There's still a path forward with the Taliban
(Bloomberg) Trump was right to kill the Camp David meeting but negotiations should continue, with Colombia as the model.
Trump Says Taliban Talks ‘Dead,’ Military to Ramp Up Afghanistan Ops
By Steve Holland & Phil Stewart, Reuters: "U.S. President Donald Trump proclaimed talks with Afghanistan's Taliban leaders dead on Monday, while the general in charge said the U.S. military is likely to ramp up operations in Afghanistan to counter an increase in Taliban attacks."
There’s Still a Path Forward With the Taliban
By James Stavridis, Bloomberg: “Trump was right to kill the Camp David meeting but negotiations should continue, with Colombia as the model."
The Broken Leg of America’s Nuclear Triad
By Mark Thompson, Project on Government Oversight: "The Pentagon’s logic undergirding the triad, such as it is, is in danger of falling apart: The U.S. military is on the cusp of putting all of those nuclear eggs into a single basket."
Saudi Arabia Is Losing Yemen to Iran by Jonathan Spyer
The Jerusalem Post
September 6, 2019
How an alliance system withers
Oriana Skylar Mastro and Bonnie S. Glaser | Foreign Affairs
For more than half a century, US power in Asia has rested on the alliance system that Washington built in the years after World War II. Now, a dispute between Japan and South Korea — the two most important pillars of that system — threatens to undo decades of progress.
The end of the Wilsonian century?
Colin Dueck | The National Interest
Trump May Come To Miss Bolton -- As the UN Did
By BENNY AVNI, Special to the Sun | September 11, 2019
Trump's Bolton Removal Leaves Pompeo as the Last Man Standing
by Seth Frantzman
The Jerusalem Post
September 10, 2019
Can Trump Hew the Hard Line After Bolton?
Editorial of The New York Sun | September 10, 2019
Two names stand out as particularly newsworthy among those being mentioned, at least to us, as possible National Security Adviser following the departure of John Bolton. One is our envoy to Free Germany, Ambassador Rick Grenell, who, we hear, is due to speak with the President late this week. The other is -- wait for it -- General Michael Flynn, who had the NSC job for a month at the start of Mr. Trump's presidency.
Global Terrorism: Threats to the Homeland
Thomas Joscelyn testifies before the House Committee on Homeland Security on the subject of global terrorism and the threats to the United State homeland.
Russia Will Likely Collapse from the Inside
By Emil Avdaliani, September 11, 2019
EXECUTIVE SUMMARY: Russia is historically prone to internal collapse, as is shown by numerous examples from both the imperial and Soviet periods. The collapse usually takes place as Russia rests on the laurels of recent military victories while internal economic and social troubles grow. History teaches that the best way to deal with Russia is to keep intervention to a minimum and wait for its internal troubles to bring about its collapse.
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How Putin’s Russia Works
In his most recent book, Russia's Crony Capitalism, Anders Aslund details the current state of affairs in Putin’s Russia and provides an overview of the system that he defines as “crony capitalism.” The book serves as a good primer of the subject, offering a useful meta-analysis and integrating points. >>>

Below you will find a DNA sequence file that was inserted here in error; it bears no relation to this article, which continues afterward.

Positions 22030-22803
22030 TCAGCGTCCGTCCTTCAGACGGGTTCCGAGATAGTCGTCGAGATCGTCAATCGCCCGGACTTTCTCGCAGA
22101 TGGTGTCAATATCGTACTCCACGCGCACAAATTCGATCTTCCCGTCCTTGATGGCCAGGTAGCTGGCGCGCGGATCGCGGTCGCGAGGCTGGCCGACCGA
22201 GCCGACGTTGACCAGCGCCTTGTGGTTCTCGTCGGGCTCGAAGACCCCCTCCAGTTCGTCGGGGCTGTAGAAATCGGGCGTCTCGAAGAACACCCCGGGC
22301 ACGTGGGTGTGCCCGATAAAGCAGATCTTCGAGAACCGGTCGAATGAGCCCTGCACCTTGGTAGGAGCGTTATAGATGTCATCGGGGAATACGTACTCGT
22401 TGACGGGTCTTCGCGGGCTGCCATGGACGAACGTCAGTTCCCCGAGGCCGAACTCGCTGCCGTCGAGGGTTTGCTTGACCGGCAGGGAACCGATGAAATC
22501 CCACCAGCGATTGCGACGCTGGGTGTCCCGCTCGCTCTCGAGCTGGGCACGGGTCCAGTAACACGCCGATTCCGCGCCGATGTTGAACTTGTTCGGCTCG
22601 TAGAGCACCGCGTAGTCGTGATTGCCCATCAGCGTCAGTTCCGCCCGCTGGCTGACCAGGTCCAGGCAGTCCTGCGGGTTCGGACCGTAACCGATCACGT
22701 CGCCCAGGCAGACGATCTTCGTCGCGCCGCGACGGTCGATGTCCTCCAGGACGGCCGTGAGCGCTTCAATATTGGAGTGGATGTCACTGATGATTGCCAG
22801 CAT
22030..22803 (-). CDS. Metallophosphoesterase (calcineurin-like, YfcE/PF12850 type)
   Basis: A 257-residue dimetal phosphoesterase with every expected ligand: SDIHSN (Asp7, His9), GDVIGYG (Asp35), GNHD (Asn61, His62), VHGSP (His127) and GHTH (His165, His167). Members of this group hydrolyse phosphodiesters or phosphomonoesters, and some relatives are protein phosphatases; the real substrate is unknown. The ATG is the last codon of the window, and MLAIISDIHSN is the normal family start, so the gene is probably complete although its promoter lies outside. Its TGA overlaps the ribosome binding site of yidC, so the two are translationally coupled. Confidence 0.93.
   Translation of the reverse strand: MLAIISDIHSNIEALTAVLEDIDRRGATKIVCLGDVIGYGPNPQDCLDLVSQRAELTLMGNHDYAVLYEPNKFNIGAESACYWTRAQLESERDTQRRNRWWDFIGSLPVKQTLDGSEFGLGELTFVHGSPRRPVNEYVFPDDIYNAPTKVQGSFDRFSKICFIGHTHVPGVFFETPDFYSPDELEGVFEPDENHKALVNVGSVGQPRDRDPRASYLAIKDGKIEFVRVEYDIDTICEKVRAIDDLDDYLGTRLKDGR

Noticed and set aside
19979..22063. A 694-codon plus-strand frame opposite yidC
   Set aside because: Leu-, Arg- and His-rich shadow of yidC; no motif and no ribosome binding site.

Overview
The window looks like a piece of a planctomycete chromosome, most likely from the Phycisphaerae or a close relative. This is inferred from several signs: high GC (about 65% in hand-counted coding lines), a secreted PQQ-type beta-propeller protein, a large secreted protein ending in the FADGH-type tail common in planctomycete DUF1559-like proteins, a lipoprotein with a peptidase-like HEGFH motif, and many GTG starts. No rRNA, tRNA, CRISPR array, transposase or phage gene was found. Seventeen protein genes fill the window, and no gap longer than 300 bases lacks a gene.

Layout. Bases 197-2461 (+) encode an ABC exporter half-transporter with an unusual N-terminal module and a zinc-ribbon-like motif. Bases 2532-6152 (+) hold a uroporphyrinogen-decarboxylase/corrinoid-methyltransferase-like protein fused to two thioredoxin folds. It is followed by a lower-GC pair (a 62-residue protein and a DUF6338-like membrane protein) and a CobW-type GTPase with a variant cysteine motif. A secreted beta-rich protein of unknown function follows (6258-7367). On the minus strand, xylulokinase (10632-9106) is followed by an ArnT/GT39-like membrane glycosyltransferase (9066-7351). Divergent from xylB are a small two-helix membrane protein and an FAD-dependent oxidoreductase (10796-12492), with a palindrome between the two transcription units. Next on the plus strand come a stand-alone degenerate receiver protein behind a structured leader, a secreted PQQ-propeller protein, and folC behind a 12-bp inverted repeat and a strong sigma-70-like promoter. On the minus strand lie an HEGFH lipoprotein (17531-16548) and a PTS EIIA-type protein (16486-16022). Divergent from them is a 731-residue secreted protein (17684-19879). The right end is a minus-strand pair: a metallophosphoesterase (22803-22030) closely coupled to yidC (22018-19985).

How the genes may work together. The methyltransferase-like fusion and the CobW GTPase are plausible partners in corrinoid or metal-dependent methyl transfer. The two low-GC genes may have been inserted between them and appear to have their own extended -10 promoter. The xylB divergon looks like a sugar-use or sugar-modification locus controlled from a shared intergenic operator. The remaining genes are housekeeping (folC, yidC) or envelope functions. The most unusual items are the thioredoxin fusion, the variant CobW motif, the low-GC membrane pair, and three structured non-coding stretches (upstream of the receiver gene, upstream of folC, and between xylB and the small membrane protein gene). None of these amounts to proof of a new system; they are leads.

Did the Time of Troubles End?
The turbulent period in the Russian history, the Time of Troubles (1584-1613), continues to provide rich material for politicians. Looking into the two studies of this period, historian Dmitry Shlapentokh highlights the key ideas borrowed by the Putin regime to justify its policies. >>>
DOES ENGLAND HAVE A GOVERNMENT NOW? & WHAT TO MAKE OF THE TURKISH-IRANIAN-RUSSIAN AXIS, FINALLY A LOOK AT GERMAN ELECTIONS AFTER MERKEL
Intel: How Russia and Iran are drawing closer on Gulf, Syria
The Russian and Iranian foreign ministers met in Moscow to discuss regional issues and opportunities for cooperation.
Roundtable: The Iranian Way of War
By Arron Stein, Ariane M. Tabatabai & Afshon Ostovar, FPRI: "The Islamic Republic of Iran has been at war for almost its entire existence, beginning with the Iraqi invasion of the country in 1980 and, then, in an asymmetric way in support of regional clients, often working against American allies and partners in the Middle East."
Iran to Develop Nuclear Centrifuges in Defiance of JCPOA
By Darryl Coote, UPI: "Iran announced it would begin developing centrifuges to hasten its uranium enrichment, the latest move by the Middle Eastern country to distance itself from a landmark 2015 nuclear accord aimed at preventing it from developing a nuclear weapon."
How Sincere Is the Turkey-Iran Friendship?
By Dr. Alon J. Doenyas, September 5, 2019
EXECUTIVE SUMMARY: If the world press is anything to go by, the Turkey-Iran courtship is getting serious, and Russia is playing best man. The two countries’ strengthening ties are based on shared regional goals, the most prominent of which is Syria. But how sincere is the burgeoning relationship?
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Narrow Escapes In State Votes Earn Big German Parties A Few Months' Relief
quoting Josef Joffe via Reuters